I was in high school when Jarno Saarinen charged to the top of international motorcycle road racing in the early 1970s. I didn’t even own a motorcycle at the time. All the same, I was captivated by Saarinen’s rise to the top of the most over-the-top profession in the world.
It was hero worship, sure, but there was more to it than that. Saarinen displayed the Finnish flag on his bikes and was known as the “flying Finn.” I am a full-blooded Finn, proud of my Finnish heritage; though I was born and raised in the U.S., Saarinen was kin and countryman to me.
Jarno Saarinen began his racing career in Finland, bankrolling his own Yamaha road racers, spinning his own wrenches and becoming a champion in motorcycle ice racing. He won six road-racing championships in his home country as well. He placed 9th in his first start in a world championship event at Imatra, Finland in the 125cc class. In 1970 at age 25, he made his move into international competition in the 250cc class and finished the season fourth in the world as a privateer.
In 1971, Saarinen was in the 350cc class on a Yamaha powered by borrowed money. He won his first grand prix event in Czechoslovakia. That season he served notice as he beat world champion Giacomo Agostini twice, including a win on Agostini’s home turf in Monza, Italy.
By 1972 Jarno had a Yamaha factory ride and he won the Imola 200, the 250cc World Championship and took second overall to Agostini in the 350cc class. He was the first Finnish road racer ever to win a World title.
Saarinen’s 1973 season began as breathtakingly as the 1972 season had ended. His victory at Daytona made him the first European to win a title there. He won all of the first three GP events in the 250cc class, and two of the first three rounds in the 500 cc class, only losing the third event when his chain broke while in the lead.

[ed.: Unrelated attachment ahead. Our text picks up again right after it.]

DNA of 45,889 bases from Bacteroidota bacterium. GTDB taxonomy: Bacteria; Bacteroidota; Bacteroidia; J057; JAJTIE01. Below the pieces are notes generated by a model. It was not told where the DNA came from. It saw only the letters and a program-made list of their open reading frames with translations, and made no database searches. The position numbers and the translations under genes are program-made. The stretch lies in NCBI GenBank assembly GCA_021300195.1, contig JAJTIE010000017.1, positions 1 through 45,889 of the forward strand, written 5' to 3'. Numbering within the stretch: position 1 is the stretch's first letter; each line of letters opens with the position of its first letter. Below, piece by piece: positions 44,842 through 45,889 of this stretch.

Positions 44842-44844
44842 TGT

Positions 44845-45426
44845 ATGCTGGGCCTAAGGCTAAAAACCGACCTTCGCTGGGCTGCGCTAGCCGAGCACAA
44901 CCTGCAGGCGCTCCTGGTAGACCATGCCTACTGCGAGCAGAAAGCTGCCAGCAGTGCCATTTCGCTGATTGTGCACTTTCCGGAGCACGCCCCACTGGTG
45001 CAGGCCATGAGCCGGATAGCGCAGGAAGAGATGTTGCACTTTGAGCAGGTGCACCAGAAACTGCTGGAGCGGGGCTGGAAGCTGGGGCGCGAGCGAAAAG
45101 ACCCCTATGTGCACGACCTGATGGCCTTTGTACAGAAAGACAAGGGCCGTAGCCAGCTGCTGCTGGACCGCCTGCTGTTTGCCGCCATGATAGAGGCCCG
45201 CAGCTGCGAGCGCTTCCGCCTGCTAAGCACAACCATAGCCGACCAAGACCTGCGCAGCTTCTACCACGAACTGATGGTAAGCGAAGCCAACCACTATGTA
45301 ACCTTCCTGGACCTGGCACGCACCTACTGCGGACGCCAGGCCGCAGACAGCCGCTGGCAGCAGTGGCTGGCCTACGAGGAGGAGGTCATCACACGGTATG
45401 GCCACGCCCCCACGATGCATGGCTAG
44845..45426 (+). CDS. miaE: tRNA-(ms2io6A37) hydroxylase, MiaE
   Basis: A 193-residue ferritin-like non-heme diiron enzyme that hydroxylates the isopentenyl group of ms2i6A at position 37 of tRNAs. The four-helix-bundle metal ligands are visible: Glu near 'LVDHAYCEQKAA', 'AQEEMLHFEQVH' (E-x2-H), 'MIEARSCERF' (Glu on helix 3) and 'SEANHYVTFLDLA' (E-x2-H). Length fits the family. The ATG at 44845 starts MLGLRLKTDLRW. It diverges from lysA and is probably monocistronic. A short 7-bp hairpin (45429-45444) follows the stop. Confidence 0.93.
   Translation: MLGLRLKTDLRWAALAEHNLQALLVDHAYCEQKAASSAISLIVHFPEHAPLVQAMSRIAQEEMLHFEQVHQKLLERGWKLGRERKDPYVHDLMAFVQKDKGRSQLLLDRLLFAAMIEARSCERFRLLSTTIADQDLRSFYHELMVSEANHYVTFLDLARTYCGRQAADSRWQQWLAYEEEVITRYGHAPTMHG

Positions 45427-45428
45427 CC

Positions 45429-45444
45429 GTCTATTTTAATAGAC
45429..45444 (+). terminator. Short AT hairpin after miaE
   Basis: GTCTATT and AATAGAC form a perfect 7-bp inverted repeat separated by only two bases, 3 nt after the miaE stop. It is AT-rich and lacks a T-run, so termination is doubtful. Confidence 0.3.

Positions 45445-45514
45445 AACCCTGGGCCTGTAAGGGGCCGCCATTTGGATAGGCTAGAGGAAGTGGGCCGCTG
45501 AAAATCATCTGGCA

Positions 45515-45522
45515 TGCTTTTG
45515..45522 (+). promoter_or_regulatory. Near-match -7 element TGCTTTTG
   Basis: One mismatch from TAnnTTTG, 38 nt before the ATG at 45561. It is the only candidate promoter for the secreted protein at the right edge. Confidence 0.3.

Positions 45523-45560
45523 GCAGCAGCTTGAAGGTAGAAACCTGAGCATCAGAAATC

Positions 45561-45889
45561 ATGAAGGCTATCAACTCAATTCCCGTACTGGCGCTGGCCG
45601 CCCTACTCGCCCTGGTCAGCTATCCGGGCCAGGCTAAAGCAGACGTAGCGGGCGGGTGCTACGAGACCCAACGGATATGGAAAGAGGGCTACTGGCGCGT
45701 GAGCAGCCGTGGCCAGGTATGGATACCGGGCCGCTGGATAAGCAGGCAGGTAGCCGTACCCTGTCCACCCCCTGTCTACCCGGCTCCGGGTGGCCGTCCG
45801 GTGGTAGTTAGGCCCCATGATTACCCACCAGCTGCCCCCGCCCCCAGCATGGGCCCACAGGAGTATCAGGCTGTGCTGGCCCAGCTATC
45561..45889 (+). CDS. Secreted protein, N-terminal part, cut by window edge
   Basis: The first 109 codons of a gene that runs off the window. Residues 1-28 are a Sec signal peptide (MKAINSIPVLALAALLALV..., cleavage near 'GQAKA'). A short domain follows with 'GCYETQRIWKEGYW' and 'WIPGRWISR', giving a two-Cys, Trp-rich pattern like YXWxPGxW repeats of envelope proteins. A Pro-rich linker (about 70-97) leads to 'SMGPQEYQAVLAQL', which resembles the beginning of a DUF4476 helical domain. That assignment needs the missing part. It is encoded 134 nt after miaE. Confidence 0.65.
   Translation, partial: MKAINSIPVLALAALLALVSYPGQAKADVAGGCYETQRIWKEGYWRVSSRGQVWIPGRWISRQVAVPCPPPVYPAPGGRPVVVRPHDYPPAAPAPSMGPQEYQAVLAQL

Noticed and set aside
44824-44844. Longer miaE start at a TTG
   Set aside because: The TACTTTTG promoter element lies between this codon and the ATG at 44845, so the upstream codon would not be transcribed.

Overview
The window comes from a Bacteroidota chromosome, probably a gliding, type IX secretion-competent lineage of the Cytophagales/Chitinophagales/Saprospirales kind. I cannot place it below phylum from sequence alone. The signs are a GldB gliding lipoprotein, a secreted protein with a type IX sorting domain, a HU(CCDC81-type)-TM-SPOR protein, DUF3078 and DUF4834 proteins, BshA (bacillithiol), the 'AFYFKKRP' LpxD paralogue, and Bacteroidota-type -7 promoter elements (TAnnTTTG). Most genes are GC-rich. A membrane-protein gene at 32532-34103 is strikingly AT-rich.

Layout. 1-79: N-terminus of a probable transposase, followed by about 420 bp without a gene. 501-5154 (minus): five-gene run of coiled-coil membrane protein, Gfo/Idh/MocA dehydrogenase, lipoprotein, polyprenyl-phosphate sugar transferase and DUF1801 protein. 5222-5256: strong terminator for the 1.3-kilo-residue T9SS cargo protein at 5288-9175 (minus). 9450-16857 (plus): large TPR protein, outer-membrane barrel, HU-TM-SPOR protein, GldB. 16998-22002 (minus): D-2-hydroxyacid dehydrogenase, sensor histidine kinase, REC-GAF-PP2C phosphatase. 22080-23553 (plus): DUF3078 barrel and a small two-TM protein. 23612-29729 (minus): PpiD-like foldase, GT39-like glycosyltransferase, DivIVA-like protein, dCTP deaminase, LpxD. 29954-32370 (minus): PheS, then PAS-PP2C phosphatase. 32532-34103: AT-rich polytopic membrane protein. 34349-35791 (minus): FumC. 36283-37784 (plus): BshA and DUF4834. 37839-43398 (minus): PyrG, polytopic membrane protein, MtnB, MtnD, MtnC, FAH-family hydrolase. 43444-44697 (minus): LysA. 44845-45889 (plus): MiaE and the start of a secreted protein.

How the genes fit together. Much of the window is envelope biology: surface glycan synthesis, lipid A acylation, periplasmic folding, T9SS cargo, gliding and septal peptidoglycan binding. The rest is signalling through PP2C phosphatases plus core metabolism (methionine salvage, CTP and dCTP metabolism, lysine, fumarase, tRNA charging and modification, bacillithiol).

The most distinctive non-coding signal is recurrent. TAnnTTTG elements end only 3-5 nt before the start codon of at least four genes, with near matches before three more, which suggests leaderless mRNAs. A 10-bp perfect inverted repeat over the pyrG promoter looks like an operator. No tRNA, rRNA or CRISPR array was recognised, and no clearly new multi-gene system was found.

The fourth GP round took place in Monza, Italy on May 20th. Despite warnings to track officials of oil on the track from a previous event, some onlookers claimed no clean-up had taken place before the 250cc final. In that race, Saarinen trailed Aermacchi-mounted Renzo Pasolini.
Pasolini charged into a corner known as the Curva Grande, and, according to initial accounts, struck the oil slick and crashed. Later accounts claimed that Pasolini’s engine seized, locking the rear wheel and causing the crash. Either way, Saarinen was unable to avoid him. In all, nine riders crashed in the incident including Pasolini. Saarinen died of head injuries.
European motorcycle road racing received virtually no media coverage in the U.S. in those days. I learned of Jarno Saarinen’s death the same way I learned all I knew about him then; standing in the aisle of a store at the magazine rack, reading one of the few motorcycle magazines distributed in my tiny home town in northern Wisconsin.
I read the news in disbelief that such a tragedy had occurred and that such a meteoric career could be done so soon. After a long while, I put that magazine back on the rack.